Sarah Wootton, Chief Executive of Dignity in Dying, said:
“No one should be forced to travel abroad to have the death that they want, yet sadly one Briton a fortnight is doing so in the absence of an assisted dying law in the UK.
“We know that people are doing so at a time earlier than they would have if assisted dying was a legal option in this country, due to the arduous task of traveling abroad in ill health. Any family member or friend that accompanies someone can face a prison sentence of up to 14 years on their return.
“It cannot be right that we force people to suffer against their wishes, or to take drastic and desperate measures behind closed doors. The only way to give dying people choice and control at the end of life, while also best protecting vulnerable people, is through an assisted dying law with upfront safeguards. Sadly people will continue to suffer in search of the death that they want as long as this cruel law exists, a law that the overwhelming majority of the public want to change.”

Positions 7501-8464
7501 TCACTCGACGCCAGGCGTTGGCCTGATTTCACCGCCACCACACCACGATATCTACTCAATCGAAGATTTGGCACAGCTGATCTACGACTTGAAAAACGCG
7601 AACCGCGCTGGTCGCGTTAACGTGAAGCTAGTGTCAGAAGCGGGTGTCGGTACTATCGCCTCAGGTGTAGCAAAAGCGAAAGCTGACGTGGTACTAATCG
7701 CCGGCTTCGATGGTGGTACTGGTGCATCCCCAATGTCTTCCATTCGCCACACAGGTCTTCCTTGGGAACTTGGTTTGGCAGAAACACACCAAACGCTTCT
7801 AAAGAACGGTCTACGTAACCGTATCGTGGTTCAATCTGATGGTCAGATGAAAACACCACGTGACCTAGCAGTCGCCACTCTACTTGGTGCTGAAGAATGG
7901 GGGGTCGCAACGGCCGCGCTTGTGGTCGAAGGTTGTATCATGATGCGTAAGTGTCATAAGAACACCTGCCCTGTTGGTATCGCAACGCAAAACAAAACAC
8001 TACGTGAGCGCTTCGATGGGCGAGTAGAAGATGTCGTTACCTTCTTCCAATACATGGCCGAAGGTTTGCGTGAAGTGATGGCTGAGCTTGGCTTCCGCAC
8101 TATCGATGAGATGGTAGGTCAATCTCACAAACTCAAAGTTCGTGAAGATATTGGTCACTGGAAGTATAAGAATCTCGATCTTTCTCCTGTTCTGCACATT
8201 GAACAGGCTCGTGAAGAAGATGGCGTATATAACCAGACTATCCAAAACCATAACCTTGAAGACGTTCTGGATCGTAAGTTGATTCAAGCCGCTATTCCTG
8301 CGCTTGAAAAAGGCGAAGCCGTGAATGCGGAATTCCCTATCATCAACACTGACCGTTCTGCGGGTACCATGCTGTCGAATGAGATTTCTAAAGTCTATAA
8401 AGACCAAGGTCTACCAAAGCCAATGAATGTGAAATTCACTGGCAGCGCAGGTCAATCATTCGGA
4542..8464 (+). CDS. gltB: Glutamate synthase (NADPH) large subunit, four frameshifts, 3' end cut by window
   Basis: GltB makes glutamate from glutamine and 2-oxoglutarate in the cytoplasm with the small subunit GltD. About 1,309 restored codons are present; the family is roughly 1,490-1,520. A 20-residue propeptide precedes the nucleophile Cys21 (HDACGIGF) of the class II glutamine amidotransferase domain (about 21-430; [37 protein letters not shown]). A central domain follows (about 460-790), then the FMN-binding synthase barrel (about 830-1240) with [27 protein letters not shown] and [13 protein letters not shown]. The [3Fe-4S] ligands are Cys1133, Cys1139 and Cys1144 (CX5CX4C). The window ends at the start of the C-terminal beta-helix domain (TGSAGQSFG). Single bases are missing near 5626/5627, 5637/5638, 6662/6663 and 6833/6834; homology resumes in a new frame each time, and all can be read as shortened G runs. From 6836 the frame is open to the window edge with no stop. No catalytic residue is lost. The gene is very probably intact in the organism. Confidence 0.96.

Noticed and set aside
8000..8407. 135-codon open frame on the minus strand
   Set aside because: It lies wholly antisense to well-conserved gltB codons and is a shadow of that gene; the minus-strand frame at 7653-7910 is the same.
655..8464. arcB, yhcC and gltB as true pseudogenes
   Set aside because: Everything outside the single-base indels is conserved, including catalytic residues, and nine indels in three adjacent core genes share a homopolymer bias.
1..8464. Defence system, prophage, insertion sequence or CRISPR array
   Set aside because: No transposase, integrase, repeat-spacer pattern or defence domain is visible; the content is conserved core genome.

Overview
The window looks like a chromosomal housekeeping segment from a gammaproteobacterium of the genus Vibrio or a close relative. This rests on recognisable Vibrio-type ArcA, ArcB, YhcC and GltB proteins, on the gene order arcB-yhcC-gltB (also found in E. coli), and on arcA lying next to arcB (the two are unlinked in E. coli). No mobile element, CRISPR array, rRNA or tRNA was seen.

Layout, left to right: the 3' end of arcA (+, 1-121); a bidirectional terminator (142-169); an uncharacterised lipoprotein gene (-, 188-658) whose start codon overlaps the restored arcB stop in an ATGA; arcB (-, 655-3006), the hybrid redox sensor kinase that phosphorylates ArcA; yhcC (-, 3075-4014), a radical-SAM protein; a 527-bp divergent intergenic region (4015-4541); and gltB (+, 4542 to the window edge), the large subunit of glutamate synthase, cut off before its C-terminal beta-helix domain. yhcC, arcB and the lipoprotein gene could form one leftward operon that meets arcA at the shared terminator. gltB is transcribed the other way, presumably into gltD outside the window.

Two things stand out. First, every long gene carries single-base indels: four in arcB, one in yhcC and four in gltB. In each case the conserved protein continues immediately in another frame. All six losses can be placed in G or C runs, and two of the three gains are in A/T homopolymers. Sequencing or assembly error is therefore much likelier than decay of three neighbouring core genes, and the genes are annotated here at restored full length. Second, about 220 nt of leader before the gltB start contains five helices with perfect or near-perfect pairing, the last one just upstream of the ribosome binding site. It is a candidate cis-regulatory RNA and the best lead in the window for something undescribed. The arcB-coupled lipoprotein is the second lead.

For all Dignity in Dying media enquiries, please contact Press Officer Mickey Charouneau on 020 7479 7732/ 07725 433025 or by email firstname.lastname@example.org.
The Guardian news story can be viewed here.
Dignity in Dying
Dignity in Dying campaigns for greater choice, control and access to services at the end of life. It advocates providing terminally ill adults with the option of an assisted death, within strict legal safeguards, and for universal access to high quality end-of-life care.